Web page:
The Colton Darr Memorial Arts Fund

The Colton Darr Memorial Arts Fund

In May of 2020, Regional Performing Arts lost Colton Darr, one of our talented young actors. Colton had a condition called Long QT Syndrome that caused him to suffer a sudden cardiac arrest. After this loss, Regional wanted to take action to both honor Colt’s memory and continue his legacy by finding a way for students to participate in the performing arts who might not have the financial means to do so. Through a partnership with the Porter County Community Foundation, the Colton Darr Memorial Arts Fund was born. The goal of this fund is to raise an untouched principal of at least $10,000, which will result in roughly $500 of awardable monies each year to help students afford performing arts experiences wherever they may go.

Colt always had a huge personality, even from a young age. He was small but mighty as a young child, but grew to be almost 6’ tall by the time he was 14. He was known at home as ‘the king of stupid faces’ and had a knack for making people laugh without even trying. Colt first brought his comedy to the RPAC stage as the Mock Turtle in Alice in Wonderland, alongside his older sister Keegan who played Alice.  He was fresh off his role as Mufasa in Lion King at Wheeler’s Bearcat Theatre, and he had caught the performing bug. 

His next RPAC performance was one that wouldn’t soon be forgotten-King Sextimus the Silent in Once Upon A Mattress. For a kid who was rarely ever quiet, he was cast as a character who literally could not speak. This caused Colt to channel all his energy into the physical comedy of the role, much to the audience’s delight. His next show was once again at Bearcat Theatre where as a 7th grader he played Mr. Mayor in Suessical the Musical. He won ‘Most Improved’ for his efforts alongside a much more seasoned group of high schoolers.  His final appearance on stage for RPAC was as Prince Eric in The Little Mermaid.  A more serious role for him, he reached outside his comfort zone to dance with Ariel and sing a touching solo. Colt lent his talents backstage in one last RPAC show- Matilda – as a part of the stage crew. What came to be Colt’s last performance was as Detective H.D. in a comedic play called Law and Order Fairytale Unit at Wheeler.  He was voted Best Male Lead in a play for this hilarious role.  Colt also enjoyed watching live theater, and one of his favorites was Charlie and the Chocolate Factory in Chicago. His dream role was to play Donkey in Shrek the Musical.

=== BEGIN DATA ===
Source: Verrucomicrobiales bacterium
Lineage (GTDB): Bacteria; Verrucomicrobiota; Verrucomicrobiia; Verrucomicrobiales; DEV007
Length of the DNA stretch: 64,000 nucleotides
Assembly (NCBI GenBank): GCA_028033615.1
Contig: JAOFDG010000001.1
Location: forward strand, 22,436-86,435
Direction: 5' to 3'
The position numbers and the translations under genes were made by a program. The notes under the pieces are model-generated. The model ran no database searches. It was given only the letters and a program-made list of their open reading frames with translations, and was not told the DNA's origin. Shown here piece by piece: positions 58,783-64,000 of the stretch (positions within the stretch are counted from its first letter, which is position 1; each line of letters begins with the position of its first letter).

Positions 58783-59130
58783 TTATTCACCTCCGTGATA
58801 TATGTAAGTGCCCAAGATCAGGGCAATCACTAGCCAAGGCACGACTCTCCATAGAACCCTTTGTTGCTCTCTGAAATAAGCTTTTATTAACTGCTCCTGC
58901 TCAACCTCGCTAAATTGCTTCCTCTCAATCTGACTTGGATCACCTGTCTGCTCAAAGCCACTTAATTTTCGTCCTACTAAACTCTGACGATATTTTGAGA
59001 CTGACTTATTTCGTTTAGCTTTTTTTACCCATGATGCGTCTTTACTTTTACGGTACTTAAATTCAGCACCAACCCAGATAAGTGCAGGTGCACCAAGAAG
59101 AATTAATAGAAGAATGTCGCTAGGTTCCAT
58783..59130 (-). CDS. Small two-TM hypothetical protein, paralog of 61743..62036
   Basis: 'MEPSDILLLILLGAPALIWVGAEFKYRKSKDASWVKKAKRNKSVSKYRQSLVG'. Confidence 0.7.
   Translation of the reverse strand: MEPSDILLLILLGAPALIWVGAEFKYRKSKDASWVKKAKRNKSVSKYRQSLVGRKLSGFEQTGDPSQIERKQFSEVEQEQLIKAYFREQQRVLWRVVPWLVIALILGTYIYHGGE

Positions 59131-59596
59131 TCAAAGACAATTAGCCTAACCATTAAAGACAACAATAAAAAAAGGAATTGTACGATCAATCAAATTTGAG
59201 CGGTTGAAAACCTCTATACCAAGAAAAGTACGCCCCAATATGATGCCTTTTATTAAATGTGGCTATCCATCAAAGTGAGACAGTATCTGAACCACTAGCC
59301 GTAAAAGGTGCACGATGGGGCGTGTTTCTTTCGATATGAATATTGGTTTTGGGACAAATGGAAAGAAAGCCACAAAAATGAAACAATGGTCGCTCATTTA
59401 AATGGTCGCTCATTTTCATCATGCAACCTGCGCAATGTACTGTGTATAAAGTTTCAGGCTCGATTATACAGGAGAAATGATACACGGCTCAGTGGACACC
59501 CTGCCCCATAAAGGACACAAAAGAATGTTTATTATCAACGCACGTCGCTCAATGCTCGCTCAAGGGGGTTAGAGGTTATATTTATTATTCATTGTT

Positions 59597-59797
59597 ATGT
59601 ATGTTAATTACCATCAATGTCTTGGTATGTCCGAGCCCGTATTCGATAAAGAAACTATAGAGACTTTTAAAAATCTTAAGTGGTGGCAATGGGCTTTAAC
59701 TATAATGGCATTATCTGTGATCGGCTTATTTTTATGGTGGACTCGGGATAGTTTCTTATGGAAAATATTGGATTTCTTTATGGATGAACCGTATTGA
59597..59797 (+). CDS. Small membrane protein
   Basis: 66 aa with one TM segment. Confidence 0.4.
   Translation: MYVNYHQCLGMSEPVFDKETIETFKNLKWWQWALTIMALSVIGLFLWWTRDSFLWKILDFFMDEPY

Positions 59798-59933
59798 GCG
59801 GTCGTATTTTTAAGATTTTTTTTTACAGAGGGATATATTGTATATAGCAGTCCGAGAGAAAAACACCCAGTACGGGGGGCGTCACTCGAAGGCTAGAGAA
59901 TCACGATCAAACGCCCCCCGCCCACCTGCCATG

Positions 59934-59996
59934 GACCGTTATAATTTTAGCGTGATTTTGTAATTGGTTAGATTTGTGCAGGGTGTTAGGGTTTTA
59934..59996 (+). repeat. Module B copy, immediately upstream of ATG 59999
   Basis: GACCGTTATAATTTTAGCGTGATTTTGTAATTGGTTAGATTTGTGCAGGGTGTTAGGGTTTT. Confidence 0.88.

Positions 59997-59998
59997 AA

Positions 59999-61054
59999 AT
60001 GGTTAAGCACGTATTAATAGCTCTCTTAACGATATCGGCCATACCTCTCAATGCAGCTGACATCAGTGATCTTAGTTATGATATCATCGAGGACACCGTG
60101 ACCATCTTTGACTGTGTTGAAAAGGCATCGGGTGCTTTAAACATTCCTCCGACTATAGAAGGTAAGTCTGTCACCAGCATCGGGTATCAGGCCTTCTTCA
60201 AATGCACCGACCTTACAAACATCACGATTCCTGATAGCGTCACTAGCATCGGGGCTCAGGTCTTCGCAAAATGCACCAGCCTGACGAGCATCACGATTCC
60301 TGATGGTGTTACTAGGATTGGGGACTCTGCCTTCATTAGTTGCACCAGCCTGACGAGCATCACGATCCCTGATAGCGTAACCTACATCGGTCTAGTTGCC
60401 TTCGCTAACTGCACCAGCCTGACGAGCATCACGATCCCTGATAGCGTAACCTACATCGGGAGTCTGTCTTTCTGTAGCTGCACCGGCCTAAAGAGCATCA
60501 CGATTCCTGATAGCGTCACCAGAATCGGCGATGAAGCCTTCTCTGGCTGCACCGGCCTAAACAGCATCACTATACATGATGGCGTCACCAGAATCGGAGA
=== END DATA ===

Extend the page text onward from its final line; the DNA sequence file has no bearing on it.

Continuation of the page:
In addition to theater, Colt was a member of the Wheeler High School Bowling team and participated in a Saturday morning league at Inman’s. He loved attending Camp Odayin, a summer camp for kids with heart disease, and was looking forward to his 4th summer there.  Colt knew everyone, and everyone knew him. He never met a stranger, and was always coming home with a story about a new friend he’d made. RPAC was no different, he made many lasting friendships on and off the stage.

Colt’s family – dad Mark, mom Cristina, brother Zane and sister Keegan- are grateful for everything RPAC offered Colt.  Keegan is still an active member of RPAC, along with many of her friends. The family is so happy that this scholarship will help other kids participate in live theater, whether it be on stage, back stage, in the control room, or in the pit.  

Colton’s Arts Fund Award Procedures

Regional is not currently accepting award applications or inquiries by grantees.

Regional Performing Arts hopes to award as many students as possible with funds to help pay for their performing arts experiences. Applications will be accepted quarterly as funds are available. Once all funds have been expended, RPAC reserves the right to close applications for the remainder of the year.

We are in the midst of building our endowment fund for Colton, and ask that you help us to do so. Please consider donating and share our progress with your friends and family. Thank you for your continued support.

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